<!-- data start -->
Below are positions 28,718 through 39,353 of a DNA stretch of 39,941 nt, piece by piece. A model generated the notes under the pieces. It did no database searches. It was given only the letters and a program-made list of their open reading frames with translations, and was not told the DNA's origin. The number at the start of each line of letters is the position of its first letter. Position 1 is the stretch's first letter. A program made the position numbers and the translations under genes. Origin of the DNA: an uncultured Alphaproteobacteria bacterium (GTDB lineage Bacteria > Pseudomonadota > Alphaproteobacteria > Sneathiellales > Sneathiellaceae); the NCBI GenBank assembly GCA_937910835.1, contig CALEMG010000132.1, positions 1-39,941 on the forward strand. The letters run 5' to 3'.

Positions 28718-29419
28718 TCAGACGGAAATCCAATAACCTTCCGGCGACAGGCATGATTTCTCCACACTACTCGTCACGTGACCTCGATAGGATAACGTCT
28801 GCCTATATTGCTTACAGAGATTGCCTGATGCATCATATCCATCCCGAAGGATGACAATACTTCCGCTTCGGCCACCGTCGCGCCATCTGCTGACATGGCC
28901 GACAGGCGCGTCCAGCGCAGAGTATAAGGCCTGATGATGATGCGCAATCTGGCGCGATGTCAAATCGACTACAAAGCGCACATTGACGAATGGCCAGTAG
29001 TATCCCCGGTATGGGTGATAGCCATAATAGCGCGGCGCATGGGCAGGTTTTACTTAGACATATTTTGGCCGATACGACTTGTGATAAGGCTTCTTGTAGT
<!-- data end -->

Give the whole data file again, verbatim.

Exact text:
Below are positions 28,718 through 39,353 of a DNA stretch of 39,941 nt, piece by piece. A model generated the notes under the pieces. It did no database searches. It was given only the letters and a program-made list of their open reading frames with translations, and was not told the DNA's origin. The number at the start of each line of letters is the position of its first letter. Position 1 is the stretch's first letter. A program made the position numbers and the translations under genes. Origin of the DNA: an uncultured Alphaproteobacteria bacterium (GTDB lineage Bacteria > Pseudomonadota > Alphaproteobacteria > Sneathiellales > Sneathiellaceae); the NCBI GenBank assembly GCA_937910835.1, contig CALEMG010000132.1, positions 1-39,941 on the forward strand. The letters run 5' to 3'.

Positions 28718-29419
28718 TCAGACGGAAATCCAATAACCTTCCGGCGACAGGCATGATTTCTCCACACTACTCGTCACGTGACCTCGATAGGATAACGTCT
28801 GCCTATATTGCTTACAGAGATTGCCTGATGCATCATATCCATCCCGAAGGATGACAATACTTCCGCTTCGGCCACCGTCGCGCCATCTGCTGACATGGCC
28901 GACAGGCGCGTCCAGCGCAGAGTATAAGGCCTGATGATGATGCGCAATCTGGCGCGATGTCAAATCGACTACAAAGCGCACATTGACGAATGGCCAGTAG
29001 TATCCCCGGTATGGGTGATAGCCATAATAGCGCGGCGCATGGGCAGGTTTTACTTAGACATATTTTGGCCGATACGACTTGTGATAAGGCTTCTTGTAGT